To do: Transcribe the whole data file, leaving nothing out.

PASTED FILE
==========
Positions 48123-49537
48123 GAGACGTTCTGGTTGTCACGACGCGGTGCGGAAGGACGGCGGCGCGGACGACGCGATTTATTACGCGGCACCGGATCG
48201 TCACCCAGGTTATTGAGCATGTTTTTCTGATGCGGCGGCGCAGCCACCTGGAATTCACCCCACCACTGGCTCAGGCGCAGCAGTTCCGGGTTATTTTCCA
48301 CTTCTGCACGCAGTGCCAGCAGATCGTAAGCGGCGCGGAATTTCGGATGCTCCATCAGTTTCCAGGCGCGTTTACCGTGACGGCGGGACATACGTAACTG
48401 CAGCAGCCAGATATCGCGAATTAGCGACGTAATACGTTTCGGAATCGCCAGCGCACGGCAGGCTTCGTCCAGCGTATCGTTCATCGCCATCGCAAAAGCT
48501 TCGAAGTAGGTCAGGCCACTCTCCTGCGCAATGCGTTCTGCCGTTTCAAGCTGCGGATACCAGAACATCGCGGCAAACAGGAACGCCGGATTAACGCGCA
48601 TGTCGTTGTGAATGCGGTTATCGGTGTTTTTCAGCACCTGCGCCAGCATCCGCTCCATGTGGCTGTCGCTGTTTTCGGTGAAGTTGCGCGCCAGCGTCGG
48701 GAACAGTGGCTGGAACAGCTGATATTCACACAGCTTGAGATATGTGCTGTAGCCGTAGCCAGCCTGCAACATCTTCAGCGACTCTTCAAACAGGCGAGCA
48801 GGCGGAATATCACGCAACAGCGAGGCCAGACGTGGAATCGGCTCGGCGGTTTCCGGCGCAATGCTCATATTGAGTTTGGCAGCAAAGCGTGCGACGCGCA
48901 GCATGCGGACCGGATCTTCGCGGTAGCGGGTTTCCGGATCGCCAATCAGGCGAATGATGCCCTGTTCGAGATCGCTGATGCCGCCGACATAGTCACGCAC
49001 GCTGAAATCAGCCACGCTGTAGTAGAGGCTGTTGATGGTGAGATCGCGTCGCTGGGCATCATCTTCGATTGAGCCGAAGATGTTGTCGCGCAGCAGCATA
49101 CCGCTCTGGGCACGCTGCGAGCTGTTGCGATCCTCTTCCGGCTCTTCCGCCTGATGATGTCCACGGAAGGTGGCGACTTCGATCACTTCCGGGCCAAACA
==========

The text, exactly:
Positions 48123-49537
48123 GAGACGTTCTGGTTGTCACGACGCGGTGCGGAAGGACGGCGGCGCGGACGACGCGATTTATTACGCGGCACCGGATCG
48201 TCACCCAGGTTATTGAGCATGTTTTTCTGATGCGGCGGCGCAGCCACCTGGAATTCACCCCACCACTGGCTCAGGCGCAGCAGTTCCGGGTTATTTTCCA
48301 CTTCTGCACGCAGTGCCAGCAGATCGTAAGCGGCGCGGAATTTCGGATGCTCCATCAGTTTCCAGGCGCGTTTACCGTGACGGCGGGACATACGTAACTG
48401 CAGCAGCCAGATATCGCGAATTAGCGACGTAATACGTTTCGGAATCGCCAGCGCACGGCAGGCTTCGTCCAGCGTATCGTTCATCGCCATCGCAAAAGCT
48501 TCGAAGTAGGTCAGGCCACTCTCCTGCGCAATGCGTTCTGCCGTTTCAAGCTGCGGATACCAGAACATCGCGGCAAACAGGAACGCCGGATTAACGCGCA
48601 TGTCGTTGTGAATGCGGTTATCGGTGTTTTTCAGCACCTGCGCCAGCATCCGCTCCATGTGGCTGTCGCTGTTTTCGGTGAAGTTGCGCGCCAGCGTCGG
48701 GAACAGTGGCTGGAACAGCTGATATTCACACAGCTTGAGATATGTGCTGTAGCCGTAGCCAGCCTGCAACATCTTCAGCGACTCTTCAAACAGGCGAGCA
48801 GGCGGAATATCACGCAACAGCGAGGCCAGACGTGGAATCGGCTCGGCGGTTTCCGGCGCAATGCTCATATTGAGTTTGGCAGCAAAGCGTGCGACGCGCA
48901 GCATGCGGACCGGATCTTCGCGGTAGCGGGTTTCCGGATCGCCAATCAGGCGAATGATGCCCTGTTCGAGATCGCTGATGCCGCCGACATAGTCACGCAC
49001 GCTGAAATCAGCCACGCTGTAGTAGAGGCTGTTGATGGTGAGATCGCGTCGCTGGGCATCATCTTCGATTGAGCCGAAGATGTTGTCGCGCAGCAGCATA
49101 CCGCTCTGGGCACGCTGCGAGCTGTTGCGATCCTCTTCCGGCTCTTCCGCCTGATGATGTCCACGGAAGGTGGCGACTTCGATCACTTCCGGGCCAAACA